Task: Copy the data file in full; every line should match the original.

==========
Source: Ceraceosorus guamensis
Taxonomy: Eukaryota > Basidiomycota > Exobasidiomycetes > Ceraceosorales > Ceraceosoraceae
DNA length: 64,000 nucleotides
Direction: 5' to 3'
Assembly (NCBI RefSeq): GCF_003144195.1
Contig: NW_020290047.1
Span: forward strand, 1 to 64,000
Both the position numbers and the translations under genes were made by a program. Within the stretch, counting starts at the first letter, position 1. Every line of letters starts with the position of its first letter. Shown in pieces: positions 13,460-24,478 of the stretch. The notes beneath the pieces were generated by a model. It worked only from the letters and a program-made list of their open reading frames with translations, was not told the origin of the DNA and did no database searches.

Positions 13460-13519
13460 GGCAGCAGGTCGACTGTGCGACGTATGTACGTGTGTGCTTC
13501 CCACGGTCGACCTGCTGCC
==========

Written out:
Source: Ceraceosorus guamensis
Taxonomy: Eukaryota > Basidiomycota > Exobasidiomycetes > Ceraceosorales > Ceraceosoraceae
DNA length: 64,000 nucleotides
Direction: 5' to 3'
Assembly (NCBI RefSeq): GCF_003144195.1
Contig: NW_020290047.1
Span: forward strand, 1 to 64,000
Both the position numbers and the translations under genes were made by a program. Within the stretch, counting starts at the first letter, position 1. Every line of letters starts with the position of its first letter. Shown in pieces: positions 13,460-24,478 of the stretch. The notes beneath the pieces were generated by a model. It worked only from the letters and a program-made list of their open reading frames with translations, was not told the origin of the DNA and did no database searches.

Positions 13460-13519
13460 GGCAGCAGGTCGACTGTGCGACGTATGTACGTGTGTGCTTC
13501 CCACGGTCGACCTGCTGCC